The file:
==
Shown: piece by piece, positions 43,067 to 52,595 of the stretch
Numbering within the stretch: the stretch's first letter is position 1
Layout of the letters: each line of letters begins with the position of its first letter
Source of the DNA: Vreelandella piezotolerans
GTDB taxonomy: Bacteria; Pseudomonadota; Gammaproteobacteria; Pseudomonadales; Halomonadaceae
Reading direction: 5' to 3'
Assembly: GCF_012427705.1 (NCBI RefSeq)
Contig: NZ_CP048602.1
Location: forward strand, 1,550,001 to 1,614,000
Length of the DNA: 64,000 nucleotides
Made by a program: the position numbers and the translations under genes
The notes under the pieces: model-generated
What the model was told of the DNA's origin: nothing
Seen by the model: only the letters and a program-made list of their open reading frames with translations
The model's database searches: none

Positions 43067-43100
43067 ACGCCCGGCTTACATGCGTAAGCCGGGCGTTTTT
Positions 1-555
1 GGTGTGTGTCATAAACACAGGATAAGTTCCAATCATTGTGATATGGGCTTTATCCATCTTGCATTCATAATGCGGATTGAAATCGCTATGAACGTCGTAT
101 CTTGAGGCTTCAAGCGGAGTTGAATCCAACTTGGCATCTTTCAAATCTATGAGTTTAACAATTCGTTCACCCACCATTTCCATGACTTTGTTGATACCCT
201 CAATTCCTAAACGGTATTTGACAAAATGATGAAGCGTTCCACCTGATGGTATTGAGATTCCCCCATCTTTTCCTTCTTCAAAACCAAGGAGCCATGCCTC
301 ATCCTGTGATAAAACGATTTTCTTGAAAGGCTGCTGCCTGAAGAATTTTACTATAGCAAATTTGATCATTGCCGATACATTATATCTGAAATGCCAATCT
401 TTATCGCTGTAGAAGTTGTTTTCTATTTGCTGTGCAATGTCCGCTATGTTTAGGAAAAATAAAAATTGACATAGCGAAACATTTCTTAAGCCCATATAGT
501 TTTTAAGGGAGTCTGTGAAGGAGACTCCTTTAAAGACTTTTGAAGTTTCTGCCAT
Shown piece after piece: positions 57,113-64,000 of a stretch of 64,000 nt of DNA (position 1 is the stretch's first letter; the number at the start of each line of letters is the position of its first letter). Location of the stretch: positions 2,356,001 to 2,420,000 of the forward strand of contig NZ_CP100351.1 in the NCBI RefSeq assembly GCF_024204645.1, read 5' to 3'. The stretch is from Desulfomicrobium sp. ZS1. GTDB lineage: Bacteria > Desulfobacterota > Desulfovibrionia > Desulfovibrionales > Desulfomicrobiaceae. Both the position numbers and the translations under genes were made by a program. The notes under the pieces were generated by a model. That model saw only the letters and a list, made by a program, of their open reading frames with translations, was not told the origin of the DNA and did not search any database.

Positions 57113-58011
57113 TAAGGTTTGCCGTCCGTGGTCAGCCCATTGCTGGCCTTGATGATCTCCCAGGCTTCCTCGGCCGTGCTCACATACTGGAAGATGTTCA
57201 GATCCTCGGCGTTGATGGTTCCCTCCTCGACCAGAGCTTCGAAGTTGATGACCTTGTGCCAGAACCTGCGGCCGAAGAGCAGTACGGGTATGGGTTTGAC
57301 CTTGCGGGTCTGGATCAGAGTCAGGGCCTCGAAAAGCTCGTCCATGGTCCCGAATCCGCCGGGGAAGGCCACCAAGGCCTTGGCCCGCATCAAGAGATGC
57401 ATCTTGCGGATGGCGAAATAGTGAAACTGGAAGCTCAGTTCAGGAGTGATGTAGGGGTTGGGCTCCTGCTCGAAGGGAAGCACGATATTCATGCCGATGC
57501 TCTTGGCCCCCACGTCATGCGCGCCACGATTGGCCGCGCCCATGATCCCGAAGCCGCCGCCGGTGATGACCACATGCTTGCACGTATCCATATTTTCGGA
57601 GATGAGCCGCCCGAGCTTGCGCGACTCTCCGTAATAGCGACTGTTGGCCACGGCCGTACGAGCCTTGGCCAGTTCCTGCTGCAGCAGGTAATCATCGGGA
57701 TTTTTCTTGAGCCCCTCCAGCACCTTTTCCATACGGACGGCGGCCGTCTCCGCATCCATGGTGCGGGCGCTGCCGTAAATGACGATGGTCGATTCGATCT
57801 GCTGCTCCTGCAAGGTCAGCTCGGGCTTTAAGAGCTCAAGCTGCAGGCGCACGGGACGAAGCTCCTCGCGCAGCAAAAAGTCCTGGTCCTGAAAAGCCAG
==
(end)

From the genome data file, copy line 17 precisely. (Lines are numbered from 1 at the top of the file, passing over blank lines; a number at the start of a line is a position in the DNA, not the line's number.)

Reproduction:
43067 ACGCCCGGCTTACATGCGTAAGCCGGGCGTTTTT